By Rick Chew, Business Analyst, OC Reilly Inc.
(Oct. 16, 2017)—Suppose a new company found success and had begun to get traction, increasing market share and revenues, but then discovered a drag on earnings. After some investigation, one factor was found to be the second-largest expense – one that could be addressed and improved.
But the company unevenly addressed it, stating that it was just too complex, with too many moving parts to adequately contain or control. Such a company probably wouldn’t survive – or, if it did survive, would do so carrying some unnecessarily high costs.
That scenario somewhat represents the state of health care supply chain today, according to a white paper titled “3 Most Common Healthcare Supply Chain Management Challenges,” dated Jan. 4, 2017, and published online by revcycleintelligence.com.
Supply chain representing the second-largest expense for health care providers came from a 2015 survey done by Cardinal Health and SERMO Intelligence. That same study revealed that two-thirds of hospital leaders surveyed strongly agreed that improving health care supply chain management would lower costs, boost hospital revenue, and improve care quality. At the same time, only one-third of those surveyed described their own supply chain efforts as “very effective.”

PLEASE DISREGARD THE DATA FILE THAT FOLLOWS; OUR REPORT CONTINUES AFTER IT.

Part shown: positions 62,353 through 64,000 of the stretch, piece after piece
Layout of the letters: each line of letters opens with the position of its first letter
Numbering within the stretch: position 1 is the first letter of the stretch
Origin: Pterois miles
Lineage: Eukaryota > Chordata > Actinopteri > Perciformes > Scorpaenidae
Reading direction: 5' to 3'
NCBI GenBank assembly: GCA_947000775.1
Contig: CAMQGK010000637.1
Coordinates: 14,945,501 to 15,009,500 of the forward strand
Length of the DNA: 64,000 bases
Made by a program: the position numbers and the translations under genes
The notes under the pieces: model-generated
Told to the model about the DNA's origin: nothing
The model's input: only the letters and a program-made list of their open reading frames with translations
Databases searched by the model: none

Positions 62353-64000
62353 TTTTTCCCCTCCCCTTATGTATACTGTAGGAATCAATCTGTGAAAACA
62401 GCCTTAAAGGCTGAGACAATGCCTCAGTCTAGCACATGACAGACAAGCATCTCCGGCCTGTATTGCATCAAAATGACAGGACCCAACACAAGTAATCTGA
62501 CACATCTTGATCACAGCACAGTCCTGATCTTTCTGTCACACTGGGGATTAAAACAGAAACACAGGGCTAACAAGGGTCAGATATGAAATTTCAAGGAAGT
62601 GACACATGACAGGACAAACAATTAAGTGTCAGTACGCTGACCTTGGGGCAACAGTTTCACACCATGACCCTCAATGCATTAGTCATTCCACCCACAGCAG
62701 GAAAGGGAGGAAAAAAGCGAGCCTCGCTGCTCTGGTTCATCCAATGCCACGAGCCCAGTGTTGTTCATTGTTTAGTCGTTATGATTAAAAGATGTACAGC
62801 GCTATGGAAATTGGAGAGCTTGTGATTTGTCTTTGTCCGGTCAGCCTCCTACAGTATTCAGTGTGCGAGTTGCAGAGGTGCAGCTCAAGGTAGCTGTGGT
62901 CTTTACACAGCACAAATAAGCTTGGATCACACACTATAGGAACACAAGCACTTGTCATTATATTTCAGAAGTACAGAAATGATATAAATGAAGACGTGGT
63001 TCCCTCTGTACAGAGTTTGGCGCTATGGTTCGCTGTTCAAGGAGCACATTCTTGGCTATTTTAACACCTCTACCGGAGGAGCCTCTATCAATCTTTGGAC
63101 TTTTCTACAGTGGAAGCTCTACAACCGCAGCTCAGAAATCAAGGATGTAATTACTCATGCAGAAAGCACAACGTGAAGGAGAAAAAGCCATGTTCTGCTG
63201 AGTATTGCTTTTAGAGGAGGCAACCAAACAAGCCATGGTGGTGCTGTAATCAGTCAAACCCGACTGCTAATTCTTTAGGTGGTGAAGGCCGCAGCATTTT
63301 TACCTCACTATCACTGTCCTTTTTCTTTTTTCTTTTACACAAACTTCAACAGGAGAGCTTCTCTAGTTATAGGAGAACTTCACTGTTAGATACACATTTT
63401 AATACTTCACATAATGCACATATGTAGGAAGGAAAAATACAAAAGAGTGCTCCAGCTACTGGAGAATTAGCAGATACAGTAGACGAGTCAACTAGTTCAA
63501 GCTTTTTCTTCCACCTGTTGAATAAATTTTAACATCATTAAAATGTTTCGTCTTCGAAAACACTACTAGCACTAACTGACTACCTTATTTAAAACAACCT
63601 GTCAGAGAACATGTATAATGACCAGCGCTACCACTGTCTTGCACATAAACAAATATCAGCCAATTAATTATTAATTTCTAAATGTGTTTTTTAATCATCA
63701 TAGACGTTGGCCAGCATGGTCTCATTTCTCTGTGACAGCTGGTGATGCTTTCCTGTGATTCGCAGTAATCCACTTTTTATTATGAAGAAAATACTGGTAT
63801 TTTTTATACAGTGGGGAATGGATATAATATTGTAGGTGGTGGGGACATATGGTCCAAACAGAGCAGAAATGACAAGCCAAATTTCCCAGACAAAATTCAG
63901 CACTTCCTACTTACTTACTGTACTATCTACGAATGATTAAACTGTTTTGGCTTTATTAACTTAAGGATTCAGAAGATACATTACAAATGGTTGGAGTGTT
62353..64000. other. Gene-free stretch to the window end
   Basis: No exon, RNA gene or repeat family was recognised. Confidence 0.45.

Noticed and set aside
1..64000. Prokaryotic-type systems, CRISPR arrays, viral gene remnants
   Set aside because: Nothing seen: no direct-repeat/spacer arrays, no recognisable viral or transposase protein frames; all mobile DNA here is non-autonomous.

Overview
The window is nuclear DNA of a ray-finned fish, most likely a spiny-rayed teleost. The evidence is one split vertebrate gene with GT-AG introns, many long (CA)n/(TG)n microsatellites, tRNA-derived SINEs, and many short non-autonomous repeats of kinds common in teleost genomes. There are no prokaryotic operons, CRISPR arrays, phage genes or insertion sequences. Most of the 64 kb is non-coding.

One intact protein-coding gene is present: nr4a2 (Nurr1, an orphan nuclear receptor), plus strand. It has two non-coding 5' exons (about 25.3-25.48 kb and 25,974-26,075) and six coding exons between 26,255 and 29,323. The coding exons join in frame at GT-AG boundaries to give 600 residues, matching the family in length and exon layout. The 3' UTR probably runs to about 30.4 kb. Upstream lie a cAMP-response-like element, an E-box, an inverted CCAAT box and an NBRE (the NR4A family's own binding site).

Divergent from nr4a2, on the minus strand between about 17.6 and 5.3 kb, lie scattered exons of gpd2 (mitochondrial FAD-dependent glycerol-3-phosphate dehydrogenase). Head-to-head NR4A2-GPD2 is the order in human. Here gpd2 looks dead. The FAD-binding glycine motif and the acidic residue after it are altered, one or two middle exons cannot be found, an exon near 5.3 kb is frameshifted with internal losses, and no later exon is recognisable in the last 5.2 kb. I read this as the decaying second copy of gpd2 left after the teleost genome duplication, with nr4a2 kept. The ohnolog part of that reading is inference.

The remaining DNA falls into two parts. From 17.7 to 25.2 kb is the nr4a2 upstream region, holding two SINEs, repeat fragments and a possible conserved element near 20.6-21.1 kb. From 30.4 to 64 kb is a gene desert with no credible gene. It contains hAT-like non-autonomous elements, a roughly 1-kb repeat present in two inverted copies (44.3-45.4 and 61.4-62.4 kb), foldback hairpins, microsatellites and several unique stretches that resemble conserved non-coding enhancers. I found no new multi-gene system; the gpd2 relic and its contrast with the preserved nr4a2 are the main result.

The white paper makes a number of suggestions to bring health care supply chain management into greater focus and stronger performance, including:
- Standardizing provider preference items or reducing item variation.
- Ensuring that provider preference items contribute to better patient outcomes or care quality.
- Implement cost scorecards, providing management and end users with supply chain financial data and peer cost comparisons.
- Implement health IT systems that can better manage supply chain costs under value-based reimbursement models.
- Conduct periodic business reviews with suppliers to identify and assist with continuous improvement opportunities.
- Facilitate data sharing, which can help health care organizations reduce costs by decreasing process variations.
- Build a “lean” supply chain, that yields the right amount of the right supplies at the right time and place at the lowest possible cost, and that pinpoints employee productivity inefficiencies.
At OC Reilly, we are familiar with each of these approaches, and make it our mission to help clients benefit from them as appropriate.
Copyright 2017 OC Reilly Inc.